IN MATTHEW 2:13-18
by Doug Ward
One major goal of the Gospel of Matthew is to convince readers that Jesus of Nazareth is the Messiah promised in the Hebrew scriptures. In order to achieve this goal, Matthew often makes connections between events in the life and ministry of Jesus and particular scriptural passages (e.g., Matt. 1:22-23; 2:5-6, 15, 17-18, 23; 3:3; 4:14-16; 8:17; 12:18-21; 13:35; 21:4-5; 27:9-10).
Some of Matthew's references to the Hebrew scriptures have been sources of controversy among biblical scholars. In the cases of Matt. (which cites Hosea 11:1) and Matt. (which quotes Jer. 31:15), Matthew has often been accused of reading things into the text which were not originally intended by the prophets themselves.
Christian believers might brush aside these charges on the basis of their belief in the divine inspiration of the New Testament scriptures. When Matthew, guided by the Holy Spirit, refers to a scriptural passage, it must mean what he says it means. After all, weren't Jesus' disciples personally taught by their Master the details of how His life, death and resurrection were foretold throughout the Tanakh1? (Luke 24:27, 44-45)
Still, it is important for Christians to be able to answer such questions, for at least two reasons. First, Matthew was not merely interested in encouraging those who already accepted Jesus as the Messiah. He also wanted to make a persuasive argument to those not initially inclined to believe the claims of Jesus and his followers. In order to understand Matthew's argument-and to answer modern skeptics-we should know as much as possible about the nature of his reasoning. Second, a study of these issues can yield insights into the way that the New Testament writers interpreted the Hebrew scriptures. An understanding of the hermeneutical principles that might have been employed by Matthew can help inform our own biblical interpretation.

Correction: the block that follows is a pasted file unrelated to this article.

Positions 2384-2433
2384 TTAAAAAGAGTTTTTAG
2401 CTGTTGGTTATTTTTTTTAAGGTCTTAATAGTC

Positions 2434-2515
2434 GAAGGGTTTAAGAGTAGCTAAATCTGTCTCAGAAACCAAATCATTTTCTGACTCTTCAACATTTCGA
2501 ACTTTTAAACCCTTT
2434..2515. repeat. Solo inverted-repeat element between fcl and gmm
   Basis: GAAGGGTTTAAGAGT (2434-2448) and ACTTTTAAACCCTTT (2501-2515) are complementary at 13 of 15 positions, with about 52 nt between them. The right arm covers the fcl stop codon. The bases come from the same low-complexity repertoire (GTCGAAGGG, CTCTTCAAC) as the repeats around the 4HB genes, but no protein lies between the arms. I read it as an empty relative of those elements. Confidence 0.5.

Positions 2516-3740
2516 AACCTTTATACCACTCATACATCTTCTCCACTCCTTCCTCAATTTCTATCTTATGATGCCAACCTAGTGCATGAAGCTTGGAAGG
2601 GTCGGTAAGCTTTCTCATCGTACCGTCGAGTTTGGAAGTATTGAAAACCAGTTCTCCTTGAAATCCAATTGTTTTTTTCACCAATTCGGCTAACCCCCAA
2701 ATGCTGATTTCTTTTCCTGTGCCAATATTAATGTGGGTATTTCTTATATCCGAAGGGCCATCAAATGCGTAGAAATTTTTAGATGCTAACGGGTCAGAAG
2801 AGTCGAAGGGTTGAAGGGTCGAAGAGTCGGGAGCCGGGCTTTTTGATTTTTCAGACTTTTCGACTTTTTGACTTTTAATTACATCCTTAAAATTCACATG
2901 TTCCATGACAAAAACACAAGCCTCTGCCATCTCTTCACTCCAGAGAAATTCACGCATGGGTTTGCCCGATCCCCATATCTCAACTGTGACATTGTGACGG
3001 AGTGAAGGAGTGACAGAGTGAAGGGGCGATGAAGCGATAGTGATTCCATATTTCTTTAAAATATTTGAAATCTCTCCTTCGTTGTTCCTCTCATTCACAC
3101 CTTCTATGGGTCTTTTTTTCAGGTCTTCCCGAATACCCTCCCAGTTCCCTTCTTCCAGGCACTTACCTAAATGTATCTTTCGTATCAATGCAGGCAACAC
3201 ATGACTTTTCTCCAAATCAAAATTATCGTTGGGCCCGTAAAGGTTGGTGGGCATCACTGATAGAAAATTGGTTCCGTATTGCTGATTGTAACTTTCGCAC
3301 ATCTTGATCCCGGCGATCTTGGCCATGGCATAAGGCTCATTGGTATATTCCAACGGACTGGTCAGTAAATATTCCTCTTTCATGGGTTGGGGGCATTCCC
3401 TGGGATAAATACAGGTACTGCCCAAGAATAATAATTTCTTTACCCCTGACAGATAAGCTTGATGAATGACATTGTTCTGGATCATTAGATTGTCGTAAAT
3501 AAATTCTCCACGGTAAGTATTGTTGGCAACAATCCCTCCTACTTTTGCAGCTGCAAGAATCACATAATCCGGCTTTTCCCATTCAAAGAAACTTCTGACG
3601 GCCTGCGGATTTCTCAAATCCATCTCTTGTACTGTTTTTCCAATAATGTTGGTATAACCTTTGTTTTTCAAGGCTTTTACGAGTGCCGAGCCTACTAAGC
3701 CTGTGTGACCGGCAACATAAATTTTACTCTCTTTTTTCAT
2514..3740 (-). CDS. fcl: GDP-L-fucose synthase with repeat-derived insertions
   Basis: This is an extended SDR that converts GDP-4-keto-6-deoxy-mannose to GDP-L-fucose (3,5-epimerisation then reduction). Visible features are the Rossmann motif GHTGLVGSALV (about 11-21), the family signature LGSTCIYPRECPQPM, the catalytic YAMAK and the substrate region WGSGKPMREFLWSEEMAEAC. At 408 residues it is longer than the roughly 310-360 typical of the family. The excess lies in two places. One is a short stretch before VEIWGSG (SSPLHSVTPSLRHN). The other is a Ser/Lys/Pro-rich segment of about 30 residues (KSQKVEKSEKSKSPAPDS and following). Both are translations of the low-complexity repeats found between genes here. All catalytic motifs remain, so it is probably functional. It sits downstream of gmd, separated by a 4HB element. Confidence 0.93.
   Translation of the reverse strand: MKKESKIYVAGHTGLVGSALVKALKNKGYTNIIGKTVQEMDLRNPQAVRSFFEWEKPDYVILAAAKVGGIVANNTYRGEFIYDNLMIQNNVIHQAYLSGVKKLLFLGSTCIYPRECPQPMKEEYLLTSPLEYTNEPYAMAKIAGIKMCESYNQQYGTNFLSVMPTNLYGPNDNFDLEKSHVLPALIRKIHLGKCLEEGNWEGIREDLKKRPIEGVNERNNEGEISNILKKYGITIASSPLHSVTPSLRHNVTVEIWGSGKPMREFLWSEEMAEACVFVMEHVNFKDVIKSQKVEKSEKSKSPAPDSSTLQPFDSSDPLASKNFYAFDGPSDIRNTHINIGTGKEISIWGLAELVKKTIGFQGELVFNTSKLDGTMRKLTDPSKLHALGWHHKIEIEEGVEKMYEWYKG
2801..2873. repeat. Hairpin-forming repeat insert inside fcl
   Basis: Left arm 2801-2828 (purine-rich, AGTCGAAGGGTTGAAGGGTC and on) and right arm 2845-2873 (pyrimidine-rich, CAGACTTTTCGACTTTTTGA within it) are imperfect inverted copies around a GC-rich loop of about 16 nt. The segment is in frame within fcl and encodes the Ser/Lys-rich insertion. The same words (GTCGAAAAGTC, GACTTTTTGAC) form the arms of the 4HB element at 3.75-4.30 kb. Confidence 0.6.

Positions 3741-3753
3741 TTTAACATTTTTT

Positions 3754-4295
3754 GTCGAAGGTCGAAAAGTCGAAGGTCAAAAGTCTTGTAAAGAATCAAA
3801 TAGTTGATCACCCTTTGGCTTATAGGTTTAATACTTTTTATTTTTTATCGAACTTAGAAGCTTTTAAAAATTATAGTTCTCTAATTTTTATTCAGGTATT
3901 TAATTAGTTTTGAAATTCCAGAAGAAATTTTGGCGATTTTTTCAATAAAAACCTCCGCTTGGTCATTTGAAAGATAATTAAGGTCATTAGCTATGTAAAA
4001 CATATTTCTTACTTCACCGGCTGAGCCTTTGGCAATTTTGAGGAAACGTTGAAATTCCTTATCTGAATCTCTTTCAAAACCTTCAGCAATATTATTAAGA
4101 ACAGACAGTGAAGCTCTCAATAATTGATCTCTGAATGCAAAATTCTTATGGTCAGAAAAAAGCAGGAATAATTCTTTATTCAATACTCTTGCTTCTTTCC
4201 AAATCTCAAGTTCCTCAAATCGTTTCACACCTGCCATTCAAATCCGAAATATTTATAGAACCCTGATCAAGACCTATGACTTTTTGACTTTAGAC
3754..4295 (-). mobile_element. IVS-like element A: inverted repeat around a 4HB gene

Let us take a closer look, then, at Matthew's use of the words of the prophets in Matt. 2:13-18. When we take into account the larger contexts of Hosea 11:1 and Jer. 31:15, we will see that his use of these passages is indeed consistent with their original intended meanings.
Protecting God's Son in
In Matthew 2:13-14 we read that Joseph and Mary, following the
instructions of an angel, fled with the young child Jesus from
At first glance, though, the connection between Matthew 2:13-15 and Hosea 11:1 is not at all obvious. Two questions immediately come to mind:
(1) Since Hosea 11:1 looks backward in time to the exodus of the children of Israel from Egypt, in what sense can it be said to look forward in time to an event in the life of Jesus?
(2) Since Hosea 11:1 speaks of
To answer these questions, we will need to take a closer look at Hosea's prophecy.
The book of Hosea is believed to have been written in the eighth century
B.C., shortly before the time when the northern ten tribes of
The first three chapters of the book illustrate this contrast through the
relationship between Hosea and his wife Gomer. Gomer, after the birth of their third child, left Hosea and
lived in an adulterous relationship with another man. But later, following
instructions from God, Hosea took Gomer back (see
Hosea 3). Similarly, sinful
The rest of the book can be divided into three sections , in which God
brings three major charges against
(a) lack of knowledge of God (4:2-6:3);
(b) lack of covenantal love (6:4-11:11);
(c) lack of truth (-14:9).
In each of these sections, a promise of hope for the future follows the presentation of the charges.
The verse quoted by Matthew, Hosea 11:1, comes
toward the end of part (b) in the above outline. In this section of